Henry W. Coe State Park is located to the south of San Jose and is home to 28 named mountains, the highest of which is Mount Sizer and the most prominent of which is Robinson Mountain. The park is the second-largest state-run area in California, after Anza-Borrego Desert State Park near San Diego.
Before it became a park in 1958, the region was used as ranching land by the Coe family from 1905 to 1943. It is well-known for its density of flora and fauna, much of which is chaparral and oak woodlands.
Within the park, there are few maintained facilities, but there is a small campground and some good backcountry hiking opportunities on more than 200 miles (320km of trails). In fact, the park is large enough to support a two-week backpacking trip for more adventurous hikers and keen backcountry anglers.
Good hiking options include Cross Canyon Trail, Lost Spring Trail, Coyote Creek Loop, Middle Ridge Loop, and the China Hole Trail.
Mount Diablo State Park is located just east of Oakland and Berkeley and is home to 13 named peaks, the highest and most prominent of which is Mount Diablo. The peak itself is very isolated, standing nearly 4,000 feet (1200m) above the Bay Area.
Mount Diablo is sacred to many native cultures, including that of the Miwok and Ohlone. The current state park includes more than 90,000 acres (36,000 ha) of land. From the summit of Mount Diablo, the Sierra Nevada Range is clearly visible on a sunny day while Lassen Peak in Lassen Volcanic National Park and Sentinel Dome in Yosemite National Park are visible on the clearest of days.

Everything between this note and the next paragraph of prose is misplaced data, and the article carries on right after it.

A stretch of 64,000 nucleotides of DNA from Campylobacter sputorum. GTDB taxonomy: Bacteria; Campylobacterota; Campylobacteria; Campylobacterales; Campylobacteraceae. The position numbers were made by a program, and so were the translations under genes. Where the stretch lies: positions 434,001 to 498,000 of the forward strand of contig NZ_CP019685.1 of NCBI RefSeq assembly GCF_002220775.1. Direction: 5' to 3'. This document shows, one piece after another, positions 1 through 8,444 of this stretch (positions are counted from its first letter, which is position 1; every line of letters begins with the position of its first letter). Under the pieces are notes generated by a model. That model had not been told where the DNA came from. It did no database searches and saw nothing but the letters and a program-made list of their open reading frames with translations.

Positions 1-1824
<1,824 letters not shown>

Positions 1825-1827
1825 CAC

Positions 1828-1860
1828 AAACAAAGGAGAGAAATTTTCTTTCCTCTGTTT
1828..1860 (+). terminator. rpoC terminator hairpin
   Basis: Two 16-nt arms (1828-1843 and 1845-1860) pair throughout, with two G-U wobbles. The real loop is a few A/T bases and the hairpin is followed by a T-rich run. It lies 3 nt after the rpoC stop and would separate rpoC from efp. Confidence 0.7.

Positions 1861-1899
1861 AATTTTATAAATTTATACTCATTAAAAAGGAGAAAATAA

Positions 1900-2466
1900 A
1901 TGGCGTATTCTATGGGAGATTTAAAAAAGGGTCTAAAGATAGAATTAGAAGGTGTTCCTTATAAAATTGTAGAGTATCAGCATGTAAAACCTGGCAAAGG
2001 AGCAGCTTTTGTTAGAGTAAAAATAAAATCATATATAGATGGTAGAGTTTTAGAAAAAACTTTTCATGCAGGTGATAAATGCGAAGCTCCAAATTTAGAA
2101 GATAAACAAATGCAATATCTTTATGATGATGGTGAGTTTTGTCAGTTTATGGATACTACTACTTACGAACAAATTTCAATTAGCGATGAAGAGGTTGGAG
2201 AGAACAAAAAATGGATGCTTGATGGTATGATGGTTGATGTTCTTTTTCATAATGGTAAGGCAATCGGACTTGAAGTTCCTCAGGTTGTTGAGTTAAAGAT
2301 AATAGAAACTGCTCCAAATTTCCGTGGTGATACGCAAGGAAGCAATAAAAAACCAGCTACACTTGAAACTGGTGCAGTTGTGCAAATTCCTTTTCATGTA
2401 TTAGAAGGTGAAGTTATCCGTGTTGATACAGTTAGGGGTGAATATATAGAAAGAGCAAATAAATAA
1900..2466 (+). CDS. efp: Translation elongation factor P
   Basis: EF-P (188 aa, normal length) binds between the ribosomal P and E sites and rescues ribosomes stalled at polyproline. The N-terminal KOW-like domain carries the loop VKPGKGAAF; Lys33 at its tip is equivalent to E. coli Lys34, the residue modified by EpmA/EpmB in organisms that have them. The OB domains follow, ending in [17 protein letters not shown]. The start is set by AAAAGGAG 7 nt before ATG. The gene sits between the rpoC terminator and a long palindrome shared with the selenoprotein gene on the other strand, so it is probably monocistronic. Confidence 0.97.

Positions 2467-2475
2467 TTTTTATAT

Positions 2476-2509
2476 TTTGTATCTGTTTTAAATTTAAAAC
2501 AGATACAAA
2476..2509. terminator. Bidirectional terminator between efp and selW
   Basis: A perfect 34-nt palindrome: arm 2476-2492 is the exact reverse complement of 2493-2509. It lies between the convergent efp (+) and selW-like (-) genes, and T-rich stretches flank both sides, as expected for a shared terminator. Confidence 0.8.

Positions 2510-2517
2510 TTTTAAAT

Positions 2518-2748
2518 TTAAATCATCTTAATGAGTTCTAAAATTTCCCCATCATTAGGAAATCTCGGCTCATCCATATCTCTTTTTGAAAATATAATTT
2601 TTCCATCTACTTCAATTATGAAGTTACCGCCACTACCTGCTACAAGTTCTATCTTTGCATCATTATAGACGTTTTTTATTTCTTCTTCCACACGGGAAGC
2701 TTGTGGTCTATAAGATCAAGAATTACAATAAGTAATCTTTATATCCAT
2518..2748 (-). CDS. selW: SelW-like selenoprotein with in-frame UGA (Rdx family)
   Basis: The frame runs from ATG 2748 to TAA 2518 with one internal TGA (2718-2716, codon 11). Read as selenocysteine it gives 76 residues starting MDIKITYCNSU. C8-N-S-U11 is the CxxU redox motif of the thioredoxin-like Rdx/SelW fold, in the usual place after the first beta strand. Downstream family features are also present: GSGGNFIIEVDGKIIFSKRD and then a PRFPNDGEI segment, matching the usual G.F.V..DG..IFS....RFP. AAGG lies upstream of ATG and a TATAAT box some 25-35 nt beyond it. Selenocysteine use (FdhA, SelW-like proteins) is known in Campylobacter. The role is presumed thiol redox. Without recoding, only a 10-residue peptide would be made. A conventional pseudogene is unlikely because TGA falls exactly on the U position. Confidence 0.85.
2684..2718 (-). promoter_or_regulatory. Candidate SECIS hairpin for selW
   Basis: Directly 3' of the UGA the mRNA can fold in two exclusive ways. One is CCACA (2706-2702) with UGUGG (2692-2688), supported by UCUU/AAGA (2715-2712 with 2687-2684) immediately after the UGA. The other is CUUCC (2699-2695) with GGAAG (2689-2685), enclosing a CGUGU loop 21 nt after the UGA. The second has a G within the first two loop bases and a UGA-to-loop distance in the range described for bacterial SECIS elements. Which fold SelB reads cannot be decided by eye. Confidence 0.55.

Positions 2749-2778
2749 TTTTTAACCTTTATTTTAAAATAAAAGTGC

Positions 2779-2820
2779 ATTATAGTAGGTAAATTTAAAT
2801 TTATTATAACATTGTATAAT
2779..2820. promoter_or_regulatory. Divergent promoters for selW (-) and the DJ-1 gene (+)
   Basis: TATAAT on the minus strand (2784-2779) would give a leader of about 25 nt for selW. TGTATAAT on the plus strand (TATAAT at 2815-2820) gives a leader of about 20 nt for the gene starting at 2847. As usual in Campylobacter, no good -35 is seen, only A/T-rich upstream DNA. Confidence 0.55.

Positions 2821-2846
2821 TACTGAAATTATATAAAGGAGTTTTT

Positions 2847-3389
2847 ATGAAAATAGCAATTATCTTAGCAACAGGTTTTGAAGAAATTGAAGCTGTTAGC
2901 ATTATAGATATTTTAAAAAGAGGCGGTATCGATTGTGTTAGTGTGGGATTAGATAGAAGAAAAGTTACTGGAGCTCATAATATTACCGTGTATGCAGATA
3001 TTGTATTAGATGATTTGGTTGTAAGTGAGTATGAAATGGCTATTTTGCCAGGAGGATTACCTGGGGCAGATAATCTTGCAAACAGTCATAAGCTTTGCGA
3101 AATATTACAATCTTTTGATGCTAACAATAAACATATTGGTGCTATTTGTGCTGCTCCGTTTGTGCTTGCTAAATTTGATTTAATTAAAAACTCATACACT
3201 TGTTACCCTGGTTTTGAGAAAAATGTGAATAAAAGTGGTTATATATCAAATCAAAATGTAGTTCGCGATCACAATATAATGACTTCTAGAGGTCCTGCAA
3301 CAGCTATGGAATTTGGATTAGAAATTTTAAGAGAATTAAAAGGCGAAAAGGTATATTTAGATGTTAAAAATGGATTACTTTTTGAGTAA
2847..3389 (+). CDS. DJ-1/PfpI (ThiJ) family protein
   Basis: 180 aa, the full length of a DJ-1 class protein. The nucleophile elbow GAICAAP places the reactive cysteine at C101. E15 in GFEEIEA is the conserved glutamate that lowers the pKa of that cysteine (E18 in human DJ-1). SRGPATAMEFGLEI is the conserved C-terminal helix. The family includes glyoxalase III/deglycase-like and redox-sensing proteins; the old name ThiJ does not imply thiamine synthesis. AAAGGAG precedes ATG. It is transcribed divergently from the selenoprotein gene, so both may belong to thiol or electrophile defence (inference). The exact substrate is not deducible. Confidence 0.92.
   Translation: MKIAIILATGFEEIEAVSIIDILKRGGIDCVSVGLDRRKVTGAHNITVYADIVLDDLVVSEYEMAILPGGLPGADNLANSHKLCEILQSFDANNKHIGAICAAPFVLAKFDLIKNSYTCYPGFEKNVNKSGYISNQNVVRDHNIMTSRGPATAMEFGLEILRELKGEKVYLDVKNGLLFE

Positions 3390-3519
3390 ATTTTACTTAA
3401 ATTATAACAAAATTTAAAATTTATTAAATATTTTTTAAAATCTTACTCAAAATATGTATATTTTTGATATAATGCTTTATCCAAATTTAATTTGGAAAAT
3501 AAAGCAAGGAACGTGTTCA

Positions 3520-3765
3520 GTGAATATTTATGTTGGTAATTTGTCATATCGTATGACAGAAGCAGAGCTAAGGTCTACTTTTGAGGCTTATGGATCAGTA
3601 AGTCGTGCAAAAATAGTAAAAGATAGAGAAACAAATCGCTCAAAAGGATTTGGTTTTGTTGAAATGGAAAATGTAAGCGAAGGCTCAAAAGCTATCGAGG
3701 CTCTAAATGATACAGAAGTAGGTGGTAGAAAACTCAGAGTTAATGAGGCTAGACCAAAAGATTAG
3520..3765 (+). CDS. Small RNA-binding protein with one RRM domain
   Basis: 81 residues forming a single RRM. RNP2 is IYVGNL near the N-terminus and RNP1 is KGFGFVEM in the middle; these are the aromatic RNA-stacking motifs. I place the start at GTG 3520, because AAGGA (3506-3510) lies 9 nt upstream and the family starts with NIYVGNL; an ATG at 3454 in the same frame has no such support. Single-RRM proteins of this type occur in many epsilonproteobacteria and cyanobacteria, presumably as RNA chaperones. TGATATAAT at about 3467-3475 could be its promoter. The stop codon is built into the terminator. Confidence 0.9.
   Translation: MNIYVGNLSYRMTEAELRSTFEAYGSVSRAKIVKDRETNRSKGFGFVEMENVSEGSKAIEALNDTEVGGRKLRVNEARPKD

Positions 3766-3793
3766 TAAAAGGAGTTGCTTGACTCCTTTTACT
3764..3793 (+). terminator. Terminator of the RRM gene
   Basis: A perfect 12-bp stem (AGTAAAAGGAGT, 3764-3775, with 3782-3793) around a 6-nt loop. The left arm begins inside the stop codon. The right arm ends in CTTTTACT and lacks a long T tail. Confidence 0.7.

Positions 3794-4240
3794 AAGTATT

The land that would later become the state park was first protected in 1921 but has expanded significantly since then. There are plenty of great hiking trails for visitors to enjoy, including Donner Creek Loop Trail, Mount Diablo Grand Loop Trail, Eagle Peak Loop Trail, and the Mount Diablo Summit Trail.
The Diablo Range covers a wide swath of land, extending from the San Francisco Bay Area in the north to the Paso Robles region in the south. Here are some of the best places to stay before or after your visit to the range:
San Jose is the cultural center of Silicon Valley and it is located on the southern end of the San Francisco Bay. It is the third-largest city in California and it is very close to the northernmost section of the Diablo Range, including Mount Diablo State Park.
The city has a major international airport as well as Amtrak service around California and the west coast. Additionally, there are quite a few freeways and state highways that run through the city, offering visitors good road connections to the Diablo Range.
Bakersfield is located to the east of the southern terminus of the Diablo Range and it is a major cultural and financial hub of the San Joaquin Valley and the Central Valley. It has a population of over 350,000 people and is serviced by an abundance of highways.
Amtrak’s San Joaquin Route stops in Bakersfield, providing connections to Oakland and Sacramento. The city also has a regional airport with regular service around California and the American West.
Paso Robles is located just west of the southern terminus of the Diablo Range and it is home to over 30,000 people. The city is known for its large concentration of wineries as well as its olive oil industry.
Paso Robles is located along US Highway 101 and State Highway 46, both of which offer good connections to other major cities. The Amtrak Coast Starlight service stops at Paso Robles, connecting the city to Los Angeles, Oakland, Sacramento, Portland, Seattle, and dozens of cities along the way.